Three Volleys for this Memorial Day
Memorial Day could use a reintroduction in certain circles. Too many people fail to understand or appreciate its significance and symbolism. Allow me to try to offer some perspective.
Recently, I caught a few minutes of a national sports broadcast on television; something I rarely watch. They were discussing the upcoming NBA Finals and if you’re from Cleveland, you’re paying attention. However, the anchors in studio and the reporter on the ground in Cleveland were discussing a possible Monday barbeque and “the Finals can’t get here fast enough” and “what’s Memorial Day anyway? This is the Finals.”
Now, before I try to make any correction, I want to touch on the irony of the statement and shed some light on the ongoing confusion surrounding Memorial Day.
Here we have a reporter for some news source ─ whether he be local or with a national network ─ preparing to go live and use Memorial Day as a sideshow to professional sports. Make no mistake, I am a sports fan too, but as a nation we are starting this week with a different kind of final; one that President Lincoln called the last full measure of devotion. Memorial Day is meant to honor those who gave the ultimate sacrifice. What they gave to their great nation was final. All gave some, some gave all. So, when we talk about The Finals, as in basketball, it can wait a day.
One of my responsibilities while serving in the Army was being assigned to a funeral detail. This is where you’re chosen to conduct the burial of deceased soldiers that live in the district of the post. It was an honor that I am most proud of. While stationed at Ft. Lewis, Washington, a group of us trained and practiced folding Old Glory and firing blanks from our M-16’s for a couple of weeks it seemed. To this day, every honorably discharged servicemember receives the 21 Gun Salute at their burial service. If you’ve never witnessed one, it includes a team of riflemen in a line who fire three volleys into the air. If you have trouble with sudden noises, you’ll be reminded. If you’re patriotic, you’ll feel the volleys in your veins and it’s important to keep in mind the deceased’s next of kin, because they can feel the volleys in their heart.
The history behind the three volleys is fascinating with its symbolism and dates to the 1600’s. During European dynastic wars, the three volleys were fired onto a battlefield to denote a pause in the action so that either side could tend to their dead. Once the dead were cared for, the battle would commence. In keeping with this symbolism, three bullets are wrapped inside the folded flag during the burial service and then presented to the next of kin. The bullets represent the three volleys from battle and the words, duty, honor, country.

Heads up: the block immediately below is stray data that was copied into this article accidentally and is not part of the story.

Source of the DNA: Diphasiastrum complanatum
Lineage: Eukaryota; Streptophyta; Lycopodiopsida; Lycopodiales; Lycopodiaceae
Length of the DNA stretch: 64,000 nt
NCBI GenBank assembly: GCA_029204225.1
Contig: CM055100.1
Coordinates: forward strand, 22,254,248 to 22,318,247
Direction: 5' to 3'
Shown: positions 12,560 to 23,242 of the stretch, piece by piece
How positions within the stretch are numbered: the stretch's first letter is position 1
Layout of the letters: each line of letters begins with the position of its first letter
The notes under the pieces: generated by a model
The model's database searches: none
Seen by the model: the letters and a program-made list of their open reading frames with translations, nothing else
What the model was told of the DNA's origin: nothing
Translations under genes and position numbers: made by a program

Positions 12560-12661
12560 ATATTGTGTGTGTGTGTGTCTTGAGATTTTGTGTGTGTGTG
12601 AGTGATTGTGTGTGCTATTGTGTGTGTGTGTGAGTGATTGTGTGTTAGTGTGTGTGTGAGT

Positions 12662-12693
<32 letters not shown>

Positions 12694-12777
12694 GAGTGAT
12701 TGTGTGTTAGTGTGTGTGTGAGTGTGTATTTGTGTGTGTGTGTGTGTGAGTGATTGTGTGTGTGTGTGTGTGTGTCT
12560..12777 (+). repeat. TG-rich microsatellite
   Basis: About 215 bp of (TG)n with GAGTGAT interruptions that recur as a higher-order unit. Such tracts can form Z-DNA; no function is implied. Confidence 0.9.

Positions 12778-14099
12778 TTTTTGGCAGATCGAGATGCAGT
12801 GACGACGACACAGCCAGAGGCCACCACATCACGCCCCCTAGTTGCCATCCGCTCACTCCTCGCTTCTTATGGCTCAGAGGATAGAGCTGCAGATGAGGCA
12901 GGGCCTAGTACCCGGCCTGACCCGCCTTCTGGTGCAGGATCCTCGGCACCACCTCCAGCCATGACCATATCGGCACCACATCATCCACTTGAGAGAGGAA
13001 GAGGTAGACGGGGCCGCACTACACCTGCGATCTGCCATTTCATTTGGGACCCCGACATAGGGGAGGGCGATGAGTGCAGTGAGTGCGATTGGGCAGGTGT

Another confusion surrounding military holidays such as Memorial Day and Veterans Day is who to honor, who to say thank you to, ceremonies to attend and so on. Although there really isn’t a wrong answer if you’re putting forth the effort, the true answer comes down to one word: reflection. It’s about reflecting on our past battles and wars and names like Johnson, Murphy and Sullivan and countless others; names that seem so ordinary but each one comes with a lineage, a family and a commitment that eventually cost them their lives.
Everyone that has ever taken the oath of enlistment realizes that there is a chance of never coming home and at certain times in our nation’s history, that chance was much greater than today. For those who did not return, who went missing, who died on the Western Front or in the jungles of Vietnam and countless other theatres throughout the world, Memorial Day is for honoring and reflecting their sacrifices, so that we could celebrate our freedoms. The sovereignty and liberties that we enjoy every day are not free ─ someone died for it.
The customs and traditions surrounding these holidays are plentiful and have taken years to evolve. Some of the duties and responsibilities that our servicemen and women must perform can be both honorable and challenging. Sometimes the Army will ask them to perform difficult tasks that must be handled with absolute precision and care.
Perhaps the most difficult of duties that a servicemember could face in their military career ─ one that requires a different kind of bravery ─ is that of Casualty Notification Officer, or CNO. This non-commissioned officer has been assigned the duty of notifying the next of kin that their loved one was a casualty of war. They are given a small window of time to receive orders, locate the next of kin, find the best time to contact them, familiarize themselves with the location of the deceased’s home, memorize tasks and orders and then take what could be the longest march of their career — to the front porch of the next of kin.
If not this Memorial Day, then maybe next, our thoughts and reflection should be on those front porches across this great nation, in the Midwest neighborhoods, from the Deep South to the Great Plains ─ reflect and remember the mothers and fathers, brothers and sisters who received word from a CNO in Class A’s, along with a chaplain that their son or daughter, husband or wife was killed in action.
This is what Memorial Day is about.
Nothing a person can say or do will ever heal the wound of a parent who watched their son or daughter leave for Basic Training or Boot Camp only to come home through Dover Air Force Base in Delaware in a flag-draped coffin. Not only is it important to reflect upon that, it’s of equal importance that we never forget.
Thank you for reading.